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Miscibility means how completely two or more liquids dissolve in each other. It is a qualitative rather than quantitative observation—miscible, partially miscible, not miscible. (To state exactly how miscible two liquids were, a scientist would use the larger concept of solubility, usually in a specific weight or volume per liter of solution.) Two completely miscible liquids will form a homogeneous (uniform) solution in any amount. Water and ethyl alcohol, for example, are completely miscible whether the solution is 1% water and 99% ethyl alcohol, 50% of both, or 1% ethyl alcohol and 99% water. When first mixed, miscible liquids often show oily bands—called striations—in the bulk of the solution; these disappear when mixing is complete.

Like any other solubility phenomenon, miscibility depends on the forces of attraction between the molecules of the different liquids. The rule of thumb "like dissolves like" means that liquids with similar molecular structures, in particular similar polarity, will likely dissolve in each other. (Polarity means the extent to which partial positive and negative charges appear on a molecule, because of the type and arrangement of its component atoms.) Both water and ethyl alcohol have very polar hydroxyl groups (-OH) on their molecules, and therefore both undergo the strong intermolecular attraction known as "hydrogen bonding." Hexane, on the other hand, is not miscible with water because its molecular structure contains no polar groups of any kind that would be attracted to the water molecules.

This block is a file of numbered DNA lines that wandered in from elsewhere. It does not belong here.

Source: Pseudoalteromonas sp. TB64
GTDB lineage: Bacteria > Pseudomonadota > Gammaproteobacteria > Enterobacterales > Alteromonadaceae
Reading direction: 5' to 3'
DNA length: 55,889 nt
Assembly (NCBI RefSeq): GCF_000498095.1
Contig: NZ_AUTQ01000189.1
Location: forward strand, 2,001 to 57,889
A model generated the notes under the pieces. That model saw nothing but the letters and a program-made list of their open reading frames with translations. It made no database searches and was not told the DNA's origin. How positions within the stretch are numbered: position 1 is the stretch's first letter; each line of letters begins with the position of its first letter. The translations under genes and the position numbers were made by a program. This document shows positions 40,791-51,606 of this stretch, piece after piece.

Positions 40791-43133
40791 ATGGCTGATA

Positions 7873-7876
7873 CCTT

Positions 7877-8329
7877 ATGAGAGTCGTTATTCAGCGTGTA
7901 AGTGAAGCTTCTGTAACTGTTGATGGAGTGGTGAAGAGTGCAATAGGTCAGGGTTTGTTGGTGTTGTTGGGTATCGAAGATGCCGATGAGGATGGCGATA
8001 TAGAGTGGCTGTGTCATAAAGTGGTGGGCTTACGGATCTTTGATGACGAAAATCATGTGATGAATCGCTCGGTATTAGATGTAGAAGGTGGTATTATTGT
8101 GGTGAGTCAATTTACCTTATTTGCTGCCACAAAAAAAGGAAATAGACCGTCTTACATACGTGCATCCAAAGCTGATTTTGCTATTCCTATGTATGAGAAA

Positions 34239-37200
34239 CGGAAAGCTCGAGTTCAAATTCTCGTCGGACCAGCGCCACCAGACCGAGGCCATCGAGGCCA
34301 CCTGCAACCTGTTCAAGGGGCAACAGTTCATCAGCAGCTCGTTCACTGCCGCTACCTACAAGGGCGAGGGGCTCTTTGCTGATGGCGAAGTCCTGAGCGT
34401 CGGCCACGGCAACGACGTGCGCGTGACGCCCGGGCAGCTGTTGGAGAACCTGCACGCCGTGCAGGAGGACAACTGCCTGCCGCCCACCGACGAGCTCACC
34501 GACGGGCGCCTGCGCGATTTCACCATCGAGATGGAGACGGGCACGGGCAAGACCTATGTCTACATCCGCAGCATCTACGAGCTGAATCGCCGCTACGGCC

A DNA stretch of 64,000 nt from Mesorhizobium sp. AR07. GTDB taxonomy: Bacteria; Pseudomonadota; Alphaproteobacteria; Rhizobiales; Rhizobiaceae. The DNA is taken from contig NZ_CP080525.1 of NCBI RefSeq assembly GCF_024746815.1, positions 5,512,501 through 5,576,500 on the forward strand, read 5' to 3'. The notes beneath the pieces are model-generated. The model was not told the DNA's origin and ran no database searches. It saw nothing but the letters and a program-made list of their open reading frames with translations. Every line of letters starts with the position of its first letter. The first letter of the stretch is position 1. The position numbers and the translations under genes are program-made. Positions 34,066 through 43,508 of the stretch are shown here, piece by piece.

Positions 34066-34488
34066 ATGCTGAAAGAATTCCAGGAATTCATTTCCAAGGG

Additional topics

Science EncyclopediaScience & Philosophy: Methane to Molecular clock